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Leen Darwish developed an Arabic-language coding app. Photo: UNFPA Syria/Ghassan Ahmad.

The Aleppo Weekly- June 28-July 5

by The Aleppo Project on July 7, 2016

“Big businesses are closing and the problems we are facing only young people can solve…The need for startups and entrepreneurship culture is really essential for Syria.” Leen Darwish. Read about her coding app Remmaz here.

More Youth Voices

Faia Younan. Photo: EPA.

Faia Younan. Photo: EPA.

“I sing songs that are not primarily about the war itself, but somehow deal with its existence…For example, I have recently sung a song about a mother humming her child to sleep not knowing if the next day was going to be a good day or not, if her child was going to survive or not…So she sings: ‘Sleep my little bird, tomorrow everything will be better’. It is a bittersweet song, but it doesn’t deal with the war explicitly.” Aleppo Native Faia Younan.

Hajar’s story. Hajar lost her mother and three sisters, Noura, Mouna and Aysha in an April airstrike

International and Diaspora Voices

Amnesty International  issued a new report –Torture was my punishment-Abducation, Torture and Summary Killings under Armed Group Rule in Aleppo and Idleb, Syria.

“I witnessed the summary killing of two captured shabiha fighters by the al-Shamia Front in front of al-Shifa hospital in Aleppo city on two separate dates in 2015. The al-Shamia Front announced the execution publicly and then shot them with a rifle. They left the bodies for a few hours on the street for people to see.” Aleppo city resident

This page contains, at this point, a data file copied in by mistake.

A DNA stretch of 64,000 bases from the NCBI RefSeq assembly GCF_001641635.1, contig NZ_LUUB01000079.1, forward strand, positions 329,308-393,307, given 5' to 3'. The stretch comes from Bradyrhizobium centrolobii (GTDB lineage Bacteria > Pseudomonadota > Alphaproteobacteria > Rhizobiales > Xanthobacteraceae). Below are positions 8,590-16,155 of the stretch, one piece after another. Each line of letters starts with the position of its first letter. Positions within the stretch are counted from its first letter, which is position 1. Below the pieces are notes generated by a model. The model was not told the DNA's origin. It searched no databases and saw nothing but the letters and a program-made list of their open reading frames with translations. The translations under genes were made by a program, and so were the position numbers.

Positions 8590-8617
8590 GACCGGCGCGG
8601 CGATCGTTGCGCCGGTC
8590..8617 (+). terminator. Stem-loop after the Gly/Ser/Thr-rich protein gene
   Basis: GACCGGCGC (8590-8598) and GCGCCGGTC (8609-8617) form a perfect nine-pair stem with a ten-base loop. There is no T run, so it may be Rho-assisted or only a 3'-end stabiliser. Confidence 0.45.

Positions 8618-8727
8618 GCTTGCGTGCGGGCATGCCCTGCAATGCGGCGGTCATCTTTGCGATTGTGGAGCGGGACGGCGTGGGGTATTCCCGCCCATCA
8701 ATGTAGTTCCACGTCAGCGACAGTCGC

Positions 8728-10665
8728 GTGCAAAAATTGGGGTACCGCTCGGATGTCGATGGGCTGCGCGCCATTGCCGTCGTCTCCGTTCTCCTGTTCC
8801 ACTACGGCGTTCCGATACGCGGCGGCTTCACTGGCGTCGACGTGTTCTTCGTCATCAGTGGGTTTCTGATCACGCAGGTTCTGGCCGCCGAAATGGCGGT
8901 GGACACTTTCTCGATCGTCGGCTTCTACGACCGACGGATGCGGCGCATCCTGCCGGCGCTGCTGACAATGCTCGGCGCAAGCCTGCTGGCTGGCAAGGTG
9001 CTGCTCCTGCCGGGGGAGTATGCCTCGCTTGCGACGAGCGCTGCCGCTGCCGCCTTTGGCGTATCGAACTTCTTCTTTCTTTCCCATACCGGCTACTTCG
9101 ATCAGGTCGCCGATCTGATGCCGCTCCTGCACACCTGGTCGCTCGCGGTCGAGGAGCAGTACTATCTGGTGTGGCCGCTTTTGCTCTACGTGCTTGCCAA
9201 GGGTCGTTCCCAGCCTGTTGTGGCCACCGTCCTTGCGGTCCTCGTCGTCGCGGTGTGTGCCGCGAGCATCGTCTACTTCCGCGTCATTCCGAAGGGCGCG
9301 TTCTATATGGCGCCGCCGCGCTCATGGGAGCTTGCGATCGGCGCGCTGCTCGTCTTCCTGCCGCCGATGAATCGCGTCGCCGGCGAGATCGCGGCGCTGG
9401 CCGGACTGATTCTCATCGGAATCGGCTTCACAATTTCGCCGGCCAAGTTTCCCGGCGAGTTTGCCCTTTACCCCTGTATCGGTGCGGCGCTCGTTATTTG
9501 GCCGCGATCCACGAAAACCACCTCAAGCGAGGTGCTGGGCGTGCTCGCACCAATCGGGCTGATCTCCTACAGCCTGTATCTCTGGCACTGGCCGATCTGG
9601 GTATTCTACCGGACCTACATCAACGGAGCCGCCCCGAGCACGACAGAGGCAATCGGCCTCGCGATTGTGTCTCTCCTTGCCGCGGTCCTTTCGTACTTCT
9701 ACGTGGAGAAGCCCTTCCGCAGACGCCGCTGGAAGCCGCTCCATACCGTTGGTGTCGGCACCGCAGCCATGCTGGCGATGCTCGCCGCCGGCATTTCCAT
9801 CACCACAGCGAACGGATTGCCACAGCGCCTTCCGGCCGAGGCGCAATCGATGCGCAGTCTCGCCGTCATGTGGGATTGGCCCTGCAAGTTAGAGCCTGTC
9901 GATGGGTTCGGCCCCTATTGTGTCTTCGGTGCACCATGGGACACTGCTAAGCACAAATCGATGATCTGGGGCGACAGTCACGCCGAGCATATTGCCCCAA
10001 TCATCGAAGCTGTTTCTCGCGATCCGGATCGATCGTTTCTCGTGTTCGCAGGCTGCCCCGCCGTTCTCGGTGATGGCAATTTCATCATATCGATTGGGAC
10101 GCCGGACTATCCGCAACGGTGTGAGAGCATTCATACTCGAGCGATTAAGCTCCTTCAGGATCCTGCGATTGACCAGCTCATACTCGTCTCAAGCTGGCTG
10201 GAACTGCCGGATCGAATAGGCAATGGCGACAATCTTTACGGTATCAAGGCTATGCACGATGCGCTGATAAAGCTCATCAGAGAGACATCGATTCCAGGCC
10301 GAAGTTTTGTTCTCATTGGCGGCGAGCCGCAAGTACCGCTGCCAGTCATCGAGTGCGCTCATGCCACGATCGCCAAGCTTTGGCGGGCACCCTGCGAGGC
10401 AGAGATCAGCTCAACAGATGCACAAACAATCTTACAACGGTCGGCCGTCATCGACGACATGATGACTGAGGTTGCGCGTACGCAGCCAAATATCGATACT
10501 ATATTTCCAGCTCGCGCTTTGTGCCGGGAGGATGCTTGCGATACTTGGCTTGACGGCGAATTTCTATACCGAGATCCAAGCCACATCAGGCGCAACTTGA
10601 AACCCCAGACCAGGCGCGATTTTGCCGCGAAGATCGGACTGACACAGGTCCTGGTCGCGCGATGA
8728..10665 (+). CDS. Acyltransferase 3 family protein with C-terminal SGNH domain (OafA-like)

Tamador and her sons arrive in Toronto. Photo: Liz Beddall/Metro

Tamador and her sons arrive in Toronto. Photo: Liz Beddall/Metro

One refugee family’s long journey from Aleppo to Markham.

Levent Topçu works to improve lives for Syrian refugees.

Dr. Sahloul. Photo: SAMS.

Dr. Sahloul. Photo: SAMS.

Dr. Zaher Sahloul traveled with the Syrian American Medical Society (SAMS) from Chicago for his fifth medical mission to Aleppo. He stayed “at a hospital that was bombed several times and the people … built it underground for protection.” Listen to him explain how the city has changed over the past 18 months here.

OXFAM America highlighted the important role Syria’s diaspora places in humanitarian relief efforts and planning for the future.

Palmyra. Photo: UNESCO.

Palmyra. Photo: UNESCO.

Two UN agencies have joined forces to protect heritage sites using satellite imagery. UNOSAT released a new report with satellite imagery illustrating damage to cultural heritage sites, including Palmyra and Old Aleppo.

Aleppo, 2016. Photo: Rami Jarrah.

Aleppo, 2016. Photo: Rami Jarrah.

The IMF released a Working Paper on Syria’s war economy. Its key messages are: (1) Syria’s GDP is less than half of pre-war levels and could take two decades or more to recover; and that (2) rebuilding Syria’s human and social capital will be a larger challenge than rebuilding its physical infrastructure.

The Aleppo ProjectThe Aleppo Weekly- June 28-July 5

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